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Strategic Networking Secrets No One Told You About In Law School

Here it is - the long awaited networking blog that exactly 4 of you asked for!


You may have heard the popular catchphrase: it's all about who you know, not what you know. Whether that phrase rings true for every career or not, there’s no denying that who you know definitely sets YOU apart in the legal field. This was one of the main reasons I chose to stay in Kansas for law school, so I could continue to build my network across the state. 


I know your law school newsletter is filled with those bar association networking events, and they’re great! But networking doesn’t always have to be with other attorneys. (or anyone in your own field for that matter) It’s good to build a network with anyone and everyone! You never know who you may need to call to get in touch with a distant relative at a firm that is hiring. And you never know who may need to call you for some legal advice. Network with anyone and everyone and remember networking is a two way street. 


The summer after my first year of law school I did not have a legal internship, gasp! I was interested in developing a career in fundraising for political candidates so I took a job in that industry. Given that major elections don’t occur every year, I decided to seize this opportunity when I had the chance. The job was pretty flexible so I made it a goal to network with one new person each week. I asked current mentors who I should connect with and then made a list of 10 people to meet with over the summer. This was extremely successful for me. Not only were the meetings insightful, but I still chat with most of those people today. I even secured an internship from one of the women I met that summer.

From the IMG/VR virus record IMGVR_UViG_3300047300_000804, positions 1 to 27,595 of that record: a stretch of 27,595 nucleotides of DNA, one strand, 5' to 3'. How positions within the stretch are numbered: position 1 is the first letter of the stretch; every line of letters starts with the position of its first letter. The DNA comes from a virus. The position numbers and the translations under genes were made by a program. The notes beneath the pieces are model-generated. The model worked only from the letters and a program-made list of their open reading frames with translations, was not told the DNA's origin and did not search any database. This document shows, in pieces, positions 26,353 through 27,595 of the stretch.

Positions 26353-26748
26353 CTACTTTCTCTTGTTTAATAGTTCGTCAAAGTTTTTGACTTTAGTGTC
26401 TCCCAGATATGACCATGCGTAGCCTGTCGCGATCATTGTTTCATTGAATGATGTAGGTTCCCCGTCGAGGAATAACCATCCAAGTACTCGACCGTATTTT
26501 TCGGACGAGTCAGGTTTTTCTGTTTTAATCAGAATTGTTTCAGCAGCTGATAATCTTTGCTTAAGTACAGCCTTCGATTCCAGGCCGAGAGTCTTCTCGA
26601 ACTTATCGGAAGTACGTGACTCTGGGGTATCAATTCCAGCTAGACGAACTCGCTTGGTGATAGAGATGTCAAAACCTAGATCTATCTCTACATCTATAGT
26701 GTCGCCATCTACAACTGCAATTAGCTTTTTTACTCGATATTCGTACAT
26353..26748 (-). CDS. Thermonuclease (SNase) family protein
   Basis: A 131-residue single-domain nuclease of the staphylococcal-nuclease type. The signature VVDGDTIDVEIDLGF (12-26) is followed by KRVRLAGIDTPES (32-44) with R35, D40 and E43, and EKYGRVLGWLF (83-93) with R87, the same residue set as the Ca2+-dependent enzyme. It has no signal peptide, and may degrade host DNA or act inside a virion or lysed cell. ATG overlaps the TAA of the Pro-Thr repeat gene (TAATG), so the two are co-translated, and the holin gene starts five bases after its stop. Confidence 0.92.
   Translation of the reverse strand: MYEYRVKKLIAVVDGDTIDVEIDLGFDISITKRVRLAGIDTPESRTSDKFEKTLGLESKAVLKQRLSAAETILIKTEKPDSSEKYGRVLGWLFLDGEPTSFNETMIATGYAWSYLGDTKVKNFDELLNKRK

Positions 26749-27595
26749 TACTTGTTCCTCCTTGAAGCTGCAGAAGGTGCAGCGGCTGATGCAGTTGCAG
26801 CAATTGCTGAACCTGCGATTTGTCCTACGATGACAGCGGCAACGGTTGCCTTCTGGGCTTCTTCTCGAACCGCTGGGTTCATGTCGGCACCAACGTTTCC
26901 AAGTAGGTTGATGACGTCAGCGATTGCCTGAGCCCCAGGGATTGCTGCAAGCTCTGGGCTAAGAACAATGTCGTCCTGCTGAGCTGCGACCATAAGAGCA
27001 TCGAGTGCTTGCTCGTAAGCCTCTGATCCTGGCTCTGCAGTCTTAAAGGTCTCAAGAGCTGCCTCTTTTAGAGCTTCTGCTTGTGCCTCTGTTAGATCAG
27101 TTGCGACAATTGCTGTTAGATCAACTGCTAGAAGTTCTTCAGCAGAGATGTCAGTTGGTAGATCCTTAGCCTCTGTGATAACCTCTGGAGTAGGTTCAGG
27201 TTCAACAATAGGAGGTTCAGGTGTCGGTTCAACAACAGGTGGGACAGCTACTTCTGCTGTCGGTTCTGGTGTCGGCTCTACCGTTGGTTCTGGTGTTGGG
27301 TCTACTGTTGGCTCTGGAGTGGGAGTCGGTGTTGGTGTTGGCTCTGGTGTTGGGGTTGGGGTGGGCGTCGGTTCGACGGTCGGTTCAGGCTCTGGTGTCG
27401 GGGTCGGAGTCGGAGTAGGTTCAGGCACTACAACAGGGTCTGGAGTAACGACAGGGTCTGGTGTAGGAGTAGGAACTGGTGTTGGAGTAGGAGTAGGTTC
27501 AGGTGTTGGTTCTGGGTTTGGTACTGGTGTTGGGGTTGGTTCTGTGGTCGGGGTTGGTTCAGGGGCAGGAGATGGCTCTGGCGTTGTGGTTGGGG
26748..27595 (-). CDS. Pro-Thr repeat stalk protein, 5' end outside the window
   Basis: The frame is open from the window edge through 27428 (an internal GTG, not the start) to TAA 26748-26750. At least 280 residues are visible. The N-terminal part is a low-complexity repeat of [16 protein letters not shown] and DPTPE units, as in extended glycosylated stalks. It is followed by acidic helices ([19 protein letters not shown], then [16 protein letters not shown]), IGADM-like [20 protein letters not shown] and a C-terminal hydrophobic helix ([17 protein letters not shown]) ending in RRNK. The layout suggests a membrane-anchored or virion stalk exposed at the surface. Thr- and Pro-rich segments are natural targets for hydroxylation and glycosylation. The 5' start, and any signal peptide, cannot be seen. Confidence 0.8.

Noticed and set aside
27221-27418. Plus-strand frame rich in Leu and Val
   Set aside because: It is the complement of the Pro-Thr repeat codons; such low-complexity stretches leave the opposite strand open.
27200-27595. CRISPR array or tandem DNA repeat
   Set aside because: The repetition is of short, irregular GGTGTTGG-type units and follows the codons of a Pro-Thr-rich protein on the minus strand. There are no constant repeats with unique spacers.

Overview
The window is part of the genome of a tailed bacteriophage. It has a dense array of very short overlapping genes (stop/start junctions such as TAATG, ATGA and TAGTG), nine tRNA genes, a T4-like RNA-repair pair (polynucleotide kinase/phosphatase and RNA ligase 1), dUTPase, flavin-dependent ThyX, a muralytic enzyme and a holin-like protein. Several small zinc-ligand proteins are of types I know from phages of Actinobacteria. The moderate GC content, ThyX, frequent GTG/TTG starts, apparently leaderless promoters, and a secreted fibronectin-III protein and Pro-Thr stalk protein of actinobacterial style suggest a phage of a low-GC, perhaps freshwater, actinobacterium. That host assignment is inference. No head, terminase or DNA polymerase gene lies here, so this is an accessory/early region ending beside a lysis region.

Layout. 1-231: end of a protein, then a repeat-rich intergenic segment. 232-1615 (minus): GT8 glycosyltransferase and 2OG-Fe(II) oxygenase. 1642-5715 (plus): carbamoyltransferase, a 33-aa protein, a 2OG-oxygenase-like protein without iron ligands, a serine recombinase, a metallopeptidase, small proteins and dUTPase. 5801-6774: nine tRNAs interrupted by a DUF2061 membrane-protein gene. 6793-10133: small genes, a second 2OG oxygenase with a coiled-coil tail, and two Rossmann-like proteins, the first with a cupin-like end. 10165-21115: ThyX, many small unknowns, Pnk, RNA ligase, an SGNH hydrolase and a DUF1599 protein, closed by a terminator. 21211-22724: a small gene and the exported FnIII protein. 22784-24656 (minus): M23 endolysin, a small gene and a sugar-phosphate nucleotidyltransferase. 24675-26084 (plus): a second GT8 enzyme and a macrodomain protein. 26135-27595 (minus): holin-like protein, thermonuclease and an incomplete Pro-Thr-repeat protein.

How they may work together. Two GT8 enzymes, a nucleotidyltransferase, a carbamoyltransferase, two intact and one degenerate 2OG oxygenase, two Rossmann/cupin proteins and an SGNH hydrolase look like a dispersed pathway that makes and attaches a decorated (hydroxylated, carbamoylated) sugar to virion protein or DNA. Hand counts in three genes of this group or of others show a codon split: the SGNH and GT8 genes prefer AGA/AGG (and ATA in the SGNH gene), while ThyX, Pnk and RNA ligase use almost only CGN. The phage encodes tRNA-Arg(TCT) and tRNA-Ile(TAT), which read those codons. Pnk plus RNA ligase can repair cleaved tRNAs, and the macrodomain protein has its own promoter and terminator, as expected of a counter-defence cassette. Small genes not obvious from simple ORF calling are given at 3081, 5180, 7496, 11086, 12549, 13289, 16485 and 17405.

My Proven Summer Networking Strategy - How I Successfully Connected With 10 New Contacts:

#1 Do your research. What type of people are you trying to connect with? Attorneys, accountants, marketing experts? Look up these types of people in your profession. Find anyone and everyone! It is easy to connect with people with commonalities. Find some people who have similar interests as you and this will help grow a relationship. Make a list of these people along with a phone number or email. 


#2 Send invitations. Draft some emails or make some calls and reach out to these people. Ask them if you can take them out to coffee or lunch and pick their brain about their career. Obviously get your planner out and plan these things in. I recommend asking people for coffee more often. That way you are respectful of their time and aren’t tying them up for lunch. Defer to where they want to go and what time. 


#3 Prep for the meeting. Develop insightful questions. Don’t show up and expect them to gush out everything they know. You need to drive the conversation. Scan their LinkedIn profile or their bio on their company website, and create questions based off this information. 


#4 The meeting. Make sure to dress appropriately and mind your manners. Always offer to pay, even though they will likely cover the bill since you are a broke college student. Be respectful of their time. Have fun!


#5 Follow up with a thank you note. ALWAYS follow up with a thank you note. Most people are very willing to mentor and help others, however, time is valuable! Sincerely thank those who are taking their time to invest in you. 


#6 Keep building relationships. Networking is never a one and done type thing. If you see them in passing, stop and talk to them. Send them an email to check in every once in a while. Pro tip: I have these adorable Kansas themed stationary cards that I will write a little update and randomly mail to people to keep up with them and remind them I exist. Connect with them on LinkedIn or other social media and regularly comment or hype them up on their accomplishments. We’re all trying our best out here!


#7 Most important! Networking is a two way street. It is give and take. If someone has taken time to invest in you, brainstorm what you can do to assist them. Additionally, someday it will be time for you to invest in someone else. Take time to do that. 


In wrapping up my take on successful networking, remember it's more than just professional connections – it's about genuine interactions. Expand your network with diverse professionals, initiate coffee chats, and add a personal touch like Kansas themed stationary cards. As you embark on this networking journey, it's not just about gaining but also contributing. So, reach out, send those thanks, and keep fostering meaningful relationships. Here’s  to your networking success – grab your planner, draft those emails, and meet new people!


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